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Int J Surg Pathol. 2005 Oct;13(4):319-27.

Remarkably high frequency of EGFR expression in breast carcinomas with squamous differentiation.

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  • 1Department of Pathology, Yale University School of Medicine, New Haven, CT 06510, USA.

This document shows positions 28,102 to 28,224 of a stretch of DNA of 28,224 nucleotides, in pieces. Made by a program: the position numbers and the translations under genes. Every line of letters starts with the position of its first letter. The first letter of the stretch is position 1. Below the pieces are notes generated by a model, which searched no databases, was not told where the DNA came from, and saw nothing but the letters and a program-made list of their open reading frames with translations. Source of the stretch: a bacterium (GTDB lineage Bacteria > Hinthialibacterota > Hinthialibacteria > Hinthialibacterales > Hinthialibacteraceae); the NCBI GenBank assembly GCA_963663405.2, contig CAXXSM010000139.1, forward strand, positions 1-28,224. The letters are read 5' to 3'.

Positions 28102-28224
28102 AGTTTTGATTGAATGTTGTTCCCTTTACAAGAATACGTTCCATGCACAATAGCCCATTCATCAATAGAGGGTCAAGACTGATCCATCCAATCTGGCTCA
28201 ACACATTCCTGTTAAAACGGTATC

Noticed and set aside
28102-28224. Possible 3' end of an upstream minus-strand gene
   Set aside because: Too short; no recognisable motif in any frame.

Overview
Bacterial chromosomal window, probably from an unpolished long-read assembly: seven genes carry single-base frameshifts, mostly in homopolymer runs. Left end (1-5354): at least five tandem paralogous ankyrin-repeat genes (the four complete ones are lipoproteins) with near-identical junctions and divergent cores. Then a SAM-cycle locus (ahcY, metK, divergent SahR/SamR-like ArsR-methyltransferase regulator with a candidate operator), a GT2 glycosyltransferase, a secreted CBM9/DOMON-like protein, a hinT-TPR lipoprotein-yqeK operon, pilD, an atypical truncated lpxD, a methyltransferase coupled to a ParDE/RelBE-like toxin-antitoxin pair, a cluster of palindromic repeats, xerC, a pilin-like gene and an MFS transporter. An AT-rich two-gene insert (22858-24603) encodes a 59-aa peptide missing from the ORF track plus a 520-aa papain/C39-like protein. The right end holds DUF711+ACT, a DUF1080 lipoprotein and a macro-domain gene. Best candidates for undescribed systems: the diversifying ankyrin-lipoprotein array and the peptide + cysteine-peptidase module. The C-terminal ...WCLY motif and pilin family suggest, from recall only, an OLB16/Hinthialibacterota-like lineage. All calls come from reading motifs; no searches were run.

The human epidermal growth factor receptor (EGFR) is reportedly overexpressed in 15-20% of breast carcinomas. EGFR overexpression is associated with reduced survival and is inversely correlated with expression of estrogen receptor (ER). This study assessed EGFR expression in breast carcinomas with squamous differentiation. The immunohistochemical (IHC) expression of EGFR was evaluated in 39 breast carcinomas with squamous differentiation (30 pure squamous, 6 adenosquamous, 3 carcinosarcomas) by use of the pharmDx assay (clone 2-18C9, DakoCytomation). Cases were considered positive if at least 10% of the cells showed 1+ positivity in the squamous component. Squamous differentiation was confirmed with IHC for CK5-6 (clone D5/16B4, DakoCytomation). ER, PR, and HER2 status as well as clinical information regarding treatment and outcome were correlated. As a control, a tissue microarray comprising 280 lymph node positive breast carcinomas was evaluated with the same EGFR assay. The 39 patients ranged in age from 33 to 77 years (mean 52). The tumors measured 1.3-30 cm (mean 4.8). Sentinel or full axillary lymph node dissection was performed in 28 patients. Fourteen patients had positive lymph nodes. At the time of initial diagnosis, 3 patients had distant metastasis. Follow-up was available for 16 patients (mean 45 months). Disease-free survival at 3 years was 70%. Among the 39 tumors 87% (34) were positive for EGFR (p<0.0001). Sixty-nine percent (27 of 39) showed >50% 2+ EGFR staining. EGFR-positive tumor cells (showing squamous morphology) were also found in 1 bone, 1 lung, and 8 of 11 lymph node metastases available for evaluation. All 11 lymph nodes showed squamous differentiation. All but 1 of the EGFR+ tumors examined were ER and PR negative. Six EGFR-positive tumors were HER2 positive. No statistically significant differences in HER2 status, size, lymph node status and disease-free survival were observed between EGFR+ and EGFR- cases, but the number of EGFR-negative tumors was quite small. Nine of 280 (3%) of lymph node-positive invasive carcinomas on the tissue microarray were EGFR+; review of the initial diagnostic slides failed to reveal squamous features in all but 1 of the 9 EGFR+ tumors. Breast carcinomas with squamous differentiation are a distinct subgroup of breast tumors with a very high frequency of EGFR positivity. Breast carcinomas of this type would be ideal candidates for a trial with EGFR inhibitors.

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